free estimates

Discussion in 'Lawn Mowing' started by AielLandscaping, May 10, 2002.

  1. AielLandscaping

    AielLandscaping LawnSite Senior Member
    Posts: 302

    has this happened to any of you guys?

    i've had this happen twice so far, once a guy crashed through a fence and destroyed a backyard, and the other time two cars were chasing each other and drove through a front lawn and tore it up... i didn't do either of these houses on a regular basis. both times this happened i got called and the first thing i was asked "do you give free estimates?" .. of course i do... so i go to give an estimate, and then find out once i'm there that they only want an estimate so they can give it to their homeowners insurance so they can collect money... that kind of stuff burns me up...:blob2:
     
  2. anythinglawns

    anythinglawns LawnSite Member
    Posts: 81

    It happend two weeks ago. People call me and say a storm had blown down some trees in there yard and would like for me to give the an estimate on cleaning it up. Not something I usually do but thought I would take a look. I give the estimate they say "thanks that is what we will tell the insurance company" they then cut the trees up them self, and collected the loot.
     
  3. Did a quote once for replacing sod. After quote was done customer said "Oh, I don't think I'll do the work I just need a price so I can sue my tennant."
     
  4. Tony Harrell

    Tony Harrell LawnSite Senior Member
    Posts: 739

    Some auto body shops charge for estimates for that very reason.
     
  5. dougaustreim

    dougaustreim LawnSite Senior Member
    Posts: 488

    As soon as I determine that there is a possible insurance claim or other legal matter involved, I tell them straight out that there will be a charge for the estimate. If they have us do the work, I'll credit them back. In most cases, the insurance company will pay that additional cost as part of the loss anyway.

    I do not make an insurance estimate, until I talk to the adjuster to determine exactly what is covered and is not. Many times the homeowner will try to pad the claim with additional items.

    I have always gotten along good with the insurance companies, and they know that I give honest unbiased estimates. In fact mnay times it is the insurance adjusters that call us first.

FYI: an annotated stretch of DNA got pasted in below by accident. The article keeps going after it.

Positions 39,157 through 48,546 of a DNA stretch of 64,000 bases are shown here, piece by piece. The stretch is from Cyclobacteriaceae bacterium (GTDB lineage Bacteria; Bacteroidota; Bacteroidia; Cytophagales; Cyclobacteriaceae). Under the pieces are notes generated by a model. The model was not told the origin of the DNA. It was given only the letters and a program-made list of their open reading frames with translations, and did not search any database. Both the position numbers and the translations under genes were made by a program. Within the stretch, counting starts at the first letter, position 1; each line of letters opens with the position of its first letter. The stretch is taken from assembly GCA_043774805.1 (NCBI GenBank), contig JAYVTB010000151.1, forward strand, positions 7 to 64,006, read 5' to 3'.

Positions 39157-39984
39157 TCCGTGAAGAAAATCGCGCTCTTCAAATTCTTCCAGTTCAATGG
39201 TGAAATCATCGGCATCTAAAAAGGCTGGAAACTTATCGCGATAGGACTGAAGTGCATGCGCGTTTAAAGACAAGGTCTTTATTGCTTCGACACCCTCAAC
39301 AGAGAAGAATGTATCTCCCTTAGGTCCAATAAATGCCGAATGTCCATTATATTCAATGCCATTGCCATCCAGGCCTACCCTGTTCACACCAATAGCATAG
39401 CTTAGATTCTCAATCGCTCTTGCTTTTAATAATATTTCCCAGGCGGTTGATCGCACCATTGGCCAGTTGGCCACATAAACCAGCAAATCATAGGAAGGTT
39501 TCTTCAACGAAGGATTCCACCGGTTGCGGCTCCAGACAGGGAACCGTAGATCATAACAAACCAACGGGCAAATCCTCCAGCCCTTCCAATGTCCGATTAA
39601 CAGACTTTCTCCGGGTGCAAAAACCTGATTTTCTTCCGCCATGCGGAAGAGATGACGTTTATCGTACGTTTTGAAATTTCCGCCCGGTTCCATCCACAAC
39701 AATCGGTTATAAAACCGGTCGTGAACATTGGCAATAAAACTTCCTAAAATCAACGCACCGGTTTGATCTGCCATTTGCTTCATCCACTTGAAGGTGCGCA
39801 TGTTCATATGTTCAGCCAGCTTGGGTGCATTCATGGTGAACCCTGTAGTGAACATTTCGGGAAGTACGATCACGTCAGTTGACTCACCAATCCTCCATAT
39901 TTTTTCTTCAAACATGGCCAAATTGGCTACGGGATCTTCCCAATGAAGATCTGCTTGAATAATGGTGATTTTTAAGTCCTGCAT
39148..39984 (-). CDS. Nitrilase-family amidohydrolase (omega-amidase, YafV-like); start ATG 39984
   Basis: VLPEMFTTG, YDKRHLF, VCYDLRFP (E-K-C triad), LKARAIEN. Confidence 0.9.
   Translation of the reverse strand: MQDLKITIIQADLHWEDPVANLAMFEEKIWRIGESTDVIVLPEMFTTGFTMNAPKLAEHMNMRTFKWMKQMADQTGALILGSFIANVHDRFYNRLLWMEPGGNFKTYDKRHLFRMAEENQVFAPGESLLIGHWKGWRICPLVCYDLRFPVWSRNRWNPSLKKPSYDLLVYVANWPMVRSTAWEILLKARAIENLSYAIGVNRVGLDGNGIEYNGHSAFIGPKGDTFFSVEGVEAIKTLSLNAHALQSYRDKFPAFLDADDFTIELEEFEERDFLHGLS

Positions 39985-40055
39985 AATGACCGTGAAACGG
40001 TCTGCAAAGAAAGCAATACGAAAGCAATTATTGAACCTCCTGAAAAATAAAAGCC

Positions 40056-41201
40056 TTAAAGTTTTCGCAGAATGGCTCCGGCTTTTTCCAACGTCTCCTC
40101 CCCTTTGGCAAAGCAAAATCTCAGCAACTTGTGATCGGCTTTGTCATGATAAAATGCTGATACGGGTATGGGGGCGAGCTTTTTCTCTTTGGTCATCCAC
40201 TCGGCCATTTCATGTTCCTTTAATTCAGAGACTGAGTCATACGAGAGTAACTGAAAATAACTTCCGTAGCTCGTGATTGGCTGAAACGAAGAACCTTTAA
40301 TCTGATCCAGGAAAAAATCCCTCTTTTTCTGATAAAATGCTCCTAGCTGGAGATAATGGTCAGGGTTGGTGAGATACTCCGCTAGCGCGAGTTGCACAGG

I will give police officers rough estimates for their police report as a courtesy. They appreciate it and it never hurts to have them on your side. Sometimes we have to park illegaly for loading and unloading etc.

    Doug Austreim
    Austreim Landscaping
     
  6. John Allin

    John Allin LawnSite Bronze Member
    Posts: 1,489

    We're with Doug on this one.
     
  7. JimLewis

    JimLewis LawnSite Fanatic
    Posts: 6,842

    Honestly, I don't get that very much. I've given a few like that that we landed, and a few like that who probably just wanted the estimate only.

    But if it became a big problem I guess I'd have to adopt a policy that said "We charge for estimates for insurance work. But if we end up doing the job, the price paid for the estimate will be taken off of the job."
     
  8. Dennis E.

    Dennis E. LawnSite Senior Member
    Posts: 349

    Doug and Jim have the answer to that problem.
    I went thru that situation some years back. A yard that was all tore up from a vehicle. I went and gave them an estimate AND got the repair job.
    Like Jim,I don't get calls for that type situation any more.
     
  9. Samurai WeedWacker

    Samurai WeedWacker LawnSite Member
    Posts: 93

    Dougaustreim said
    "I do not make an insurance estimate, until I talk to the adjuster to determine exactly what is covered and is not. Many times the homeowner will try to pad the claim with additional items."

    If you give an itemized estimate, how could a homeowner use it to pad a claim? I don't see a necessity for talking to the adjuster first.
    Is there something I don't understand here?
     
  10. dougaustreim

    dougaustreim LawnSite Senior Member
    Posts: 488

    An itemized estimate usually cannot get to the detail level of every single plant and square foot of the area. The adjuster may have already determined the area to be included and the customer may try to expand the area to include beyond the boundaries of the casualty. I have worked on several cases of herbicide damage for instance where the trees etc were in such bad shape prior to the incident, that killing them would have been an improvement. Knowing what the adjuster and\or the policy will cover can keep you from wastting time on things that are not covered. Some policies also have $ limits per shrub or tree etc. If the plant is obviousely worth well in excess of the limit, there is no point in doing a full fledged valuation. I also have found that by talking to the insurance people up front and getting on the right track right away, I have many less follow up questions after the estimate. If you establish a degree of comfort up front, your evaluation is usually accepted at face value.
     

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